My study disaggregates two historical processes—ethnic group formation and territorial identification—which are rarely separated in mainstream theories of nationalism and ethnic formation. I explain why in reality these two processes do not necessarily cohere– ethnic group formation does not seamlessly coalesce with the process of territorial identification. Instead, one process could precede/ succeed the other and they could take separate routes, contradict or converge.

Spring 2011 Schedule

EAST ASIA WORKSHOP: POLITICS, ECONOMY & SOCIETY
Spring 2011 Workshop Schedule
April 5
“The Ambivalence of Modernity: Body Discipline in Early Tsinghua College, 1911-1928”
Chen Chen
Doctoral Student, Anthropology, University of Chicago
April 19
“Territorialization, Military Reorganization and Mongolian Nationalism in Hulun Buir, 1900-1930”
Liping Wang
Doctoral Candidate, Sociology, University of Chicago
May 3
“Invest for Advancement: Political Incentives and Investment Growth in Post-Reform China”
Xin Sun
Doctoral Student, Political Science, Northwestern University
May 17
“Recasting the State: Feminist Trajectories in India and China”
Professor Dongxiao Liu
Assistant Professor, Sociology, Texas A&M University
May 31
“The Growing Impact of the CCP as an Organization in the Chinese Communist Revolution”
Jin Xu
Doctoral Candidate, Sociology, University of Chicago

The workshop meets on alternative Tuesdays 4:30-5:50pm at Pick Lounge, 5828 South University Avenue. Papers or abstracts are typically available on our website http://cas.uchicago.edu/workshops/eastasia/ .
Questions and comments should be directly addressed to the coordinator Jean Lin jeanlin@uchicago.edu.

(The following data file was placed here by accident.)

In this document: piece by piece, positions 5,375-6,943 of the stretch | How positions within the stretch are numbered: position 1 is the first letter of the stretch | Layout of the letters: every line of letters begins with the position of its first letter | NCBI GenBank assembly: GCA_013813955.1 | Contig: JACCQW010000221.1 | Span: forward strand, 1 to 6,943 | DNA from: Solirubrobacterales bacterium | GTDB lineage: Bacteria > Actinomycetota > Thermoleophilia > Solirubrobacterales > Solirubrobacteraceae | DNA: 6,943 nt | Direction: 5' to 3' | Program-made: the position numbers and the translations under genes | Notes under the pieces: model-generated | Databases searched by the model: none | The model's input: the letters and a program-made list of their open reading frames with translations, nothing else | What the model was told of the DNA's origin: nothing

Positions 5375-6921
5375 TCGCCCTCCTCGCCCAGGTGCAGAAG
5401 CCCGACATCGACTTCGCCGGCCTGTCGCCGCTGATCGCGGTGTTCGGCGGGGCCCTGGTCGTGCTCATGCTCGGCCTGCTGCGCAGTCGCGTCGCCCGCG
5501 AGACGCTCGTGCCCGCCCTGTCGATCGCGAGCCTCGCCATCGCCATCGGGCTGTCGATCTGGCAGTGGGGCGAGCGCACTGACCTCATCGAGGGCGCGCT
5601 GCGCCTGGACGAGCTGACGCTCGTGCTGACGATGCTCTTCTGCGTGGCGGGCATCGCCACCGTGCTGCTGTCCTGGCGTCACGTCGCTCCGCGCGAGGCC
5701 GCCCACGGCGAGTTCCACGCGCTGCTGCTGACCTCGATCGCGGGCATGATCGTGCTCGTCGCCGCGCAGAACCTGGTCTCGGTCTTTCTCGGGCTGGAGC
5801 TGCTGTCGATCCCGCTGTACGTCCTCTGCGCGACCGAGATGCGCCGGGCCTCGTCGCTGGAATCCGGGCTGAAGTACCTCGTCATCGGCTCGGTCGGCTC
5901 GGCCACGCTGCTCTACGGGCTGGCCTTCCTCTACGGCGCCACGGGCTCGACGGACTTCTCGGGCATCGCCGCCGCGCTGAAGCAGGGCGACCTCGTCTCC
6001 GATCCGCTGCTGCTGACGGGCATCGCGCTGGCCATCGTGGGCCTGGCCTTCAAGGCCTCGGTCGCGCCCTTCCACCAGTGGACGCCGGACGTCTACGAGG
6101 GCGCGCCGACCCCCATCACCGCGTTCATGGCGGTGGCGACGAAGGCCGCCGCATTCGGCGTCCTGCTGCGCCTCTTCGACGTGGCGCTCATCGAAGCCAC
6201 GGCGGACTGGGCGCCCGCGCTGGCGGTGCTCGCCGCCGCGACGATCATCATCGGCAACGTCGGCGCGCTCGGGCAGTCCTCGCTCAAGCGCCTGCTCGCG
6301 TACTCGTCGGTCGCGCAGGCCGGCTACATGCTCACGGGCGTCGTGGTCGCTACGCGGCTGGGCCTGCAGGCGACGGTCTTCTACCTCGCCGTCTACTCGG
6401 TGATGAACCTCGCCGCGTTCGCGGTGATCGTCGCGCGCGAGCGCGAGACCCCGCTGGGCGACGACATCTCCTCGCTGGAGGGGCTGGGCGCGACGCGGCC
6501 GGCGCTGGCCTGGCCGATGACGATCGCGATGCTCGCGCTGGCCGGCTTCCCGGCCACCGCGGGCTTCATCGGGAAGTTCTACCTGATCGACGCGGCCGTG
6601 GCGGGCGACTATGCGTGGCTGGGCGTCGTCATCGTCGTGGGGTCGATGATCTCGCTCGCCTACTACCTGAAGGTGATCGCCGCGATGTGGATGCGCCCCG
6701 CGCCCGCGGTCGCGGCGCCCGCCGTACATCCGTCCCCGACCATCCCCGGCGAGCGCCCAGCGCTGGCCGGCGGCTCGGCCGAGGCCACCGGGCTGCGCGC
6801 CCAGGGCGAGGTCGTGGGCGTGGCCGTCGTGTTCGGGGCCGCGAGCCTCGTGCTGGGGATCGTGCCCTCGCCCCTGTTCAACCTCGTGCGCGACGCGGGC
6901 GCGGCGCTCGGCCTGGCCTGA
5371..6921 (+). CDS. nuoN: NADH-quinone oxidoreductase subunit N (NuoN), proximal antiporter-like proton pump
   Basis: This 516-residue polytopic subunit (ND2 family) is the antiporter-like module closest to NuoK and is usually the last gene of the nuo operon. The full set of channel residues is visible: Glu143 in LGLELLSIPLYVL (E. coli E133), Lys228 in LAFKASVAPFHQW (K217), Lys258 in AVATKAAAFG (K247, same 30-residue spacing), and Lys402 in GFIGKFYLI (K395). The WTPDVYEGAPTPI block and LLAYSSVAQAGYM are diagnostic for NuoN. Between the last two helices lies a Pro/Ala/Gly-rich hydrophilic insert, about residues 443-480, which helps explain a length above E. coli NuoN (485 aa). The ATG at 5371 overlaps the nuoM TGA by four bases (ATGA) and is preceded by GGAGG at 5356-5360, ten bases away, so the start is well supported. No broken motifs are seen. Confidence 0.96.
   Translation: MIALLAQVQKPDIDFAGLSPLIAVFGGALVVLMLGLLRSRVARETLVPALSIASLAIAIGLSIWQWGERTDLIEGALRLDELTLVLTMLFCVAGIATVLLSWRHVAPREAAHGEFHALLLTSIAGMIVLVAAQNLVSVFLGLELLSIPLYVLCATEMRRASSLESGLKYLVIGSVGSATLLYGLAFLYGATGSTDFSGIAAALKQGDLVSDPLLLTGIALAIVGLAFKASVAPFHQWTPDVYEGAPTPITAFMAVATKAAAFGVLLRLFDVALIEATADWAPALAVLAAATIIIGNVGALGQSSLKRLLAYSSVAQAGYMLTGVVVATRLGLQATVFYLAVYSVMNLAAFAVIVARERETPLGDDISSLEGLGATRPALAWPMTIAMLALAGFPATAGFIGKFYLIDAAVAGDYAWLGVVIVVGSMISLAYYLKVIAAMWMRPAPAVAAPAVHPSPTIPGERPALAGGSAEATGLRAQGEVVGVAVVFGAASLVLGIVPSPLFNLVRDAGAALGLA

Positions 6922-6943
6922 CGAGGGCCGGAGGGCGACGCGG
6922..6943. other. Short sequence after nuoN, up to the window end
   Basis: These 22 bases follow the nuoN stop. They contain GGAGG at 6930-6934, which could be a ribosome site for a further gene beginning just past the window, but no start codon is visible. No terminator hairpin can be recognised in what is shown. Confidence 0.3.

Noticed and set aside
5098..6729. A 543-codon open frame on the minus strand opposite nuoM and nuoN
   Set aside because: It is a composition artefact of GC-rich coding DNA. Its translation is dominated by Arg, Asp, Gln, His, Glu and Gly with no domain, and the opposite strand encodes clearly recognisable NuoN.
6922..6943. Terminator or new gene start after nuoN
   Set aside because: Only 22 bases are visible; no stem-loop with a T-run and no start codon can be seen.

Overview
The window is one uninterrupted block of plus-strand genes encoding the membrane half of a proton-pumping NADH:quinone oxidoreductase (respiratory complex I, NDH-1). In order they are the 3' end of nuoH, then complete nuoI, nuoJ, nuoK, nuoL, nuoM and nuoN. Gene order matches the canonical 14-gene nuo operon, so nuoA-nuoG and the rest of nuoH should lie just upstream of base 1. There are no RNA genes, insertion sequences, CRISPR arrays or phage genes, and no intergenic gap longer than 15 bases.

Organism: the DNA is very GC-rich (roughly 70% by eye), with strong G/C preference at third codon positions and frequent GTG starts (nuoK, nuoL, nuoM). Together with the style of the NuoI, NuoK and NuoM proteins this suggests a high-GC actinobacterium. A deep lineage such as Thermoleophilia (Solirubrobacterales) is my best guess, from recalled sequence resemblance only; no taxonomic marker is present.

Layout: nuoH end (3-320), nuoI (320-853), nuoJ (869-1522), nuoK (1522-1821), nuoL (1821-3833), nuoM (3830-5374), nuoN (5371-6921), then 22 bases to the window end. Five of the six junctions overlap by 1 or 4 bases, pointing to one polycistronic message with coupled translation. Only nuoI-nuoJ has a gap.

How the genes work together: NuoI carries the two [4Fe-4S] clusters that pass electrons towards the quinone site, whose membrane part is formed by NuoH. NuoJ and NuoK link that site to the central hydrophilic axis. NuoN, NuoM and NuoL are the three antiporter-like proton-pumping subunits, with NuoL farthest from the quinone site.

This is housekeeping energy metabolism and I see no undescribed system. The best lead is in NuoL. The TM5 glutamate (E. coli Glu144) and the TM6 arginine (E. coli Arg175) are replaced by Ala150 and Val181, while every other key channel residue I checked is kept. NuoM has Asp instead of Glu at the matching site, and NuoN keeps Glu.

Faculty Sponsors
Dali Yang (Political Science) daliyang@uchicago.edu
Dingxin Zhao, (Sociology), dzhao@uchicago.edu

April 5

Workshop on East Asia:
Politics, Economy and Society Presents

“The Ambivalence of Modernity: Body Discipline in Early Tsinghua College (1911-1928)”

Chen Chen
Doctoral Student, Department of Anthropology, University of Chicago
4:30-5:50pm, Tuesday
April 5, 2011
Pick Lounge
5828 South University Ave.

Workshop website: http://cas.uchicago.edu/workshops/eastasia/
Student coordinator: Jean Lin (jeanlin@uchicago.edu)
Faculty sponsors: Dali Yang and Dingxin Zhao
The workshop is sponsored by the Center for East Asian Studies and the Council on Advanced Studies in Humanities and Social Sciences. Persons with disabilities who believe they may need assistance, please contact the student coordinator in advance.

Abstract: Supported by America’s returned indemnity funds, Tsinghua College was established to educate a generation of Chinese elites in the hope that they would embraced the cultural ideals of western modernity and develop a friendly attitude towards American Open Door policies. Discipline, I argue, was an important mechanism for inscribing ideals like rationality, civility, hygiene and efficiency onto the bodies of Tsinghua students. Discipline colonized space and time at Tsinghua, introducing a structured timetable to regulate daily the routines of students according to clock time and transforming a space of national humiliation into a modern disciplinary institution. The disciplinary space and time, however, never ceased taking on hybrid forms and evoking students’ self-contradictory feeling towards colonization and modernity. Ironically, Tsinghua students internalized disciplinary order. They perceived self-discipline as a type of Confucian self-cultivation and as a means to increase their chances of survival in international and interracial competition. This hybrid body discourse on self-discipline and self-governance revealed students’ ambivalent political subjectivity: on the one hand, they imagined their “modernized” bodies to be models for other “unenlightened” Chinese individuals. On the other hand, they were aware of their identity as the subjects to the superior West. The cultural politics of students’ resistance, however, were trapped in the discourses of Chinese modernity, full of contradictions, heterogeneities and ambivalences.